Salt Lake City Family Law Attorneys
Analytical and Personal Lawyers Protecting Your Family Rights
The attorneys at Christensen Law are analytical advocates who seek to take a personalized and customer-oriented approach to their litigation methods, especially in the vein of family law, as they understand family legal issues can be sensitive subjects. With the legal assistance of Christensen Law, though, you can be sure that you are well-equipped to brave the courtroom or negotiations room; from alimony to child custody to property division, the Salt Lake City law firm can help you make the right decisions for your family.
Alimony is an important element of separation negotiations, and Utah allows either spouse to request spousal support during the divorce process. When considering a request, the judge will evaluate the following factors to determine the type, amount, and duration:
- the financial condition and needs of the supported spouse;
- the recipient’s earning capacity or ability to produce income, including an evaluation of whether the recipient lost work experience or skills while caring for the couple’s children;
- the paying spouse’s ability to pay support while maintaining financial independence;
- the length of the marriage;
- whether the recipient is a custodial parent of a child who requires child support;
- whether the recipient worked in a business owned or operated by the paying spouse; and
- whether the recipient directly contributed to the increase in the paying spouse’s income by paying for education or job training during the marriage.
The court may also consider a spouse’s fault (marital misconduct) that caused the breakup of the marriage, such as adultery, physical abuse, or threats to the other spouse or children.
Child Custody Options in Utah
For separating couples who share children, custody will be an important matter to negotiate. Parents can either work out a custody arrangement on their own or go to court to have a judge decide the arrangement. In either situation, the custody order will address physical and legal custody of the child, where physical custody is where the child lives, and legal custody is a parent’s right to make educational, medical, religious, legal, or even cultural decisions for the child.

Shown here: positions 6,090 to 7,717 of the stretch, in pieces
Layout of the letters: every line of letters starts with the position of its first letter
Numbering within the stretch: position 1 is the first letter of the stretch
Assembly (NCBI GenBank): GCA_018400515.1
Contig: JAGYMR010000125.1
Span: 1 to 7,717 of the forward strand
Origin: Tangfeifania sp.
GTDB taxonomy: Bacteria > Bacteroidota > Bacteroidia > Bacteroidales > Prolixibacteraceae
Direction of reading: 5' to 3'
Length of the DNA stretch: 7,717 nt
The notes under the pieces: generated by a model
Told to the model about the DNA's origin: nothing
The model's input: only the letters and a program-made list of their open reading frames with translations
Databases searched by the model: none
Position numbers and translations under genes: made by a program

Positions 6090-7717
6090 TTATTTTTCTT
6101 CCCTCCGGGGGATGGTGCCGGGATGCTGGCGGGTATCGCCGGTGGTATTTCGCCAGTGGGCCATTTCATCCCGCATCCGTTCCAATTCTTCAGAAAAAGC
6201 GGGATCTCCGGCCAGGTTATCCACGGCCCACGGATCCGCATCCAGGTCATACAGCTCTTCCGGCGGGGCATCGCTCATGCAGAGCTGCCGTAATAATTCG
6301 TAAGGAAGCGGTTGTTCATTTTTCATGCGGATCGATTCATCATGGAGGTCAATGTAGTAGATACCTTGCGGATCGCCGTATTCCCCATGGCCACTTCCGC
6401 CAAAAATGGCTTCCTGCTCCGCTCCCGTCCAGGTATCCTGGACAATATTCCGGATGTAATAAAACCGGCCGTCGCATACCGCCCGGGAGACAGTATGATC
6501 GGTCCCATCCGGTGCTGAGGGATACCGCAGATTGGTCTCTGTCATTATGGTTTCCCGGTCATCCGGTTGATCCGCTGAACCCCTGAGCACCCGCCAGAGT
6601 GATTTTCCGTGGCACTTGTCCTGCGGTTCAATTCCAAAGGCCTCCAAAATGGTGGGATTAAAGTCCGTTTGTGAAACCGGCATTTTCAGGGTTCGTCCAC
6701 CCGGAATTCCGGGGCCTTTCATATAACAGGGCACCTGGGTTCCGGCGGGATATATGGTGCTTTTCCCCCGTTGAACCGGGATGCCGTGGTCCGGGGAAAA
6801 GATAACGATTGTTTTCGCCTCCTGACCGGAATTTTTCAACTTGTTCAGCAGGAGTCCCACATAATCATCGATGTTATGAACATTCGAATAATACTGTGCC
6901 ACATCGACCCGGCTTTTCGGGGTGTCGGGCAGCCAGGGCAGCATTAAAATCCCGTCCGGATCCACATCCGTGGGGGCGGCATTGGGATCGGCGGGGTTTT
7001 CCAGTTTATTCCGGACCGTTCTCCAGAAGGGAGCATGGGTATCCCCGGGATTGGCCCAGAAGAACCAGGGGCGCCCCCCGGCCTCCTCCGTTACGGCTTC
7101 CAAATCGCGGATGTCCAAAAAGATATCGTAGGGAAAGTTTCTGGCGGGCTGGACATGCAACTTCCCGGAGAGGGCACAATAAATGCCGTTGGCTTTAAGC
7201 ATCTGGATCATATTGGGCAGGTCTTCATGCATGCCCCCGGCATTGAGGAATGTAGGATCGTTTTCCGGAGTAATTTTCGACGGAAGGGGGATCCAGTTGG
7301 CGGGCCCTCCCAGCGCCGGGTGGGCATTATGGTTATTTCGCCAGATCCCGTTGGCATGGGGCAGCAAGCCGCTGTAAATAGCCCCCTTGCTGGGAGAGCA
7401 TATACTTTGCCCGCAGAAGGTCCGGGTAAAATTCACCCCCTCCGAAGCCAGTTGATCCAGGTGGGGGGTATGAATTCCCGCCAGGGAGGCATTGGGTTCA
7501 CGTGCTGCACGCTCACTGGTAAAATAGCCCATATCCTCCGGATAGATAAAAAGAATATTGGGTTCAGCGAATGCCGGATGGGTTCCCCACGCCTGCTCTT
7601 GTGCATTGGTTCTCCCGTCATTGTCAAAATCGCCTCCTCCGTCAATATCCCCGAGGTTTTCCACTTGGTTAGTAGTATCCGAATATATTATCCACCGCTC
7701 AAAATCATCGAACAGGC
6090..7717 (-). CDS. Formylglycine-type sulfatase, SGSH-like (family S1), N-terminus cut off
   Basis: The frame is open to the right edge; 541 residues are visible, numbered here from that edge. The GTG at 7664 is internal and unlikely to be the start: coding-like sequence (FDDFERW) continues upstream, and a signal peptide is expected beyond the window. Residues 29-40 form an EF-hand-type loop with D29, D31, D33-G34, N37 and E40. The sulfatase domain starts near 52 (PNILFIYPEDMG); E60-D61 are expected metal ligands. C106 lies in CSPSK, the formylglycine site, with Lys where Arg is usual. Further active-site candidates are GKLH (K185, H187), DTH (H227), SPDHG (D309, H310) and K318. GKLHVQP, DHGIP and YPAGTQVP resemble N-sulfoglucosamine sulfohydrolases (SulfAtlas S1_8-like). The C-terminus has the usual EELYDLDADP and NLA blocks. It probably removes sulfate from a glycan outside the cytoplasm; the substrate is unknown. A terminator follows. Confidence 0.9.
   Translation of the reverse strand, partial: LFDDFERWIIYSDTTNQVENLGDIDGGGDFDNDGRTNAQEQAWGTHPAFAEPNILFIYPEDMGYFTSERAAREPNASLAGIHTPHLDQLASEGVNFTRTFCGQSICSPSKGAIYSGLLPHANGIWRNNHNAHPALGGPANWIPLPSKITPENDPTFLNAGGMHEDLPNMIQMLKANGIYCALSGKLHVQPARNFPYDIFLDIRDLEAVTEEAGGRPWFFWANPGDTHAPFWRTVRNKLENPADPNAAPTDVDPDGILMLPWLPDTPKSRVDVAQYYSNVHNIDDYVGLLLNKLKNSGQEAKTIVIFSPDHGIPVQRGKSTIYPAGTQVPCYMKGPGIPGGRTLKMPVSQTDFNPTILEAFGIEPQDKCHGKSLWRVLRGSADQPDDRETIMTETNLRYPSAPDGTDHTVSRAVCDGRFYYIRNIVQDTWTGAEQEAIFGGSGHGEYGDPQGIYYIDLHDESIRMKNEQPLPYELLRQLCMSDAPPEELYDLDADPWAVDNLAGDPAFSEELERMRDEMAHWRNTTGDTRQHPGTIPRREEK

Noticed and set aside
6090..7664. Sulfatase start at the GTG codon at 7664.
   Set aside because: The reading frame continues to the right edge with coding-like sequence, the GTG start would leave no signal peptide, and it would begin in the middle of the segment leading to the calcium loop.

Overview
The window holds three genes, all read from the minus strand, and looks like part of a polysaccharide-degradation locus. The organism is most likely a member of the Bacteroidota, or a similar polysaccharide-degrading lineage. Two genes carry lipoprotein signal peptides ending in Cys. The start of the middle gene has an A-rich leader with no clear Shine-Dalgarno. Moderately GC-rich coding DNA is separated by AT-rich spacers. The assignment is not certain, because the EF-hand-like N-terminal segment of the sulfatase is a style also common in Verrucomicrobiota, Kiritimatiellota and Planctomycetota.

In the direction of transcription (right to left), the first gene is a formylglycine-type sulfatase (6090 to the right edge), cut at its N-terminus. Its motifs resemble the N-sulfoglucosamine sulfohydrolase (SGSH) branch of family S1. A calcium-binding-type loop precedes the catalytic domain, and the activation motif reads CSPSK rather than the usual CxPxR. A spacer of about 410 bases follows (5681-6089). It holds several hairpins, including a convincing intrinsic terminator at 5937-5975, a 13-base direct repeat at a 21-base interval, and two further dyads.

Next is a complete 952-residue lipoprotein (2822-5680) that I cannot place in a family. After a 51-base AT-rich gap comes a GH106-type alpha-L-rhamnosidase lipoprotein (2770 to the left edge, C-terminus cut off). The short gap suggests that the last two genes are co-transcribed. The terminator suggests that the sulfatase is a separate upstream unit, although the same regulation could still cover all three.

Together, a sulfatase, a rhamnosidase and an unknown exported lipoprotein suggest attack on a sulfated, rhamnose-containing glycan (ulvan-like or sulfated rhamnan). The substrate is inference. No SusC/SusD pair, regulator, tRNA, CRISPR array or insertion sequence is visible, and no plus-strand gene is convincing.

Visit our page on Child Custody in Utah to learn more specifics about these two custody options.
A court will evaluate a proposed custody arrangement or determine one for the parents by examining how the arrangement will serve the child’s best interests. Primary factors to be considered include:
- the child’s physical and emotional needs;
- the child’s relationship with each parent;
- the distance between the parents’ residences;
- each parent’s physical and mental health;
- the child’s ties to the community, sibling relationships, and relationships with extended family members;
- each parent’s willingness to encourage a relationship between the child and the other parent;
- either parent’s history of domestic violence;
- the child’s preference if of sufficient age and maturity; and
- any other factor the court deems relevant.
It is possible to modify an existing child custody order if there has been a material change in circumstances affecting the child or parents, or if more than 3 years have passed since the previous custody order. When evaluating a modification request, the judge will accept or deny the change based on whether the modifications serve the child’s best interests.
Complex Property Divisions
In addition to child custody, property division will be an important topic of negotiation, especially when it includes common property like the family home, personal property like jewelry and furniture, and financial assets like earned incomed and benefits. Utah approaches property division according to equitable distribution that is fair and reasonable (not necessarily 50/50) based on each spouse’s contribution to the marital property and their projected future needs.
Note that the discussion around property distribution will depend heavily on what property belongs to the marriage (marital property) and what property belongs to the individual spouses (separate property). Generally, marital property is anything acquired or earned during the marriage, including earned income. Separate property is anything that belonged to one spouse before marriage and was kept separate throughout the marriage, such as gifts or inheritance given only to one spouse (even during the marriage). However, separate property that is commingled with marital property renders it marital property by law, as it becomes property used for the benefit of the marriage, even if it began as separate property.
Let Christensen Law Guide You
If you are facing family-related legal issues right now following a separation from your spouse, do not hesitate to contact a family lawyer to help you navigate the legal aftermath. Whether you have concerns regarding alimony calculations, child custody orders, and property division methods, an experienced lawyer can help. The advocates at Christensen Law have years of experience guiding clients through their family law matters and can help you navigate your negotiations in the courtroom and the mediation room.
I will never be able to thank them enough. Best law firm ever.- Michaela H.
I would recommend this firm to anyone and plenty of people I know have used them.- Rebecca Z.
Steve has made history with our case, fighting a nearly impossible case and won- Holley P.
I cannot recommend and thank them enough!- Christian J.
Steve has been great to work with!- Former Client
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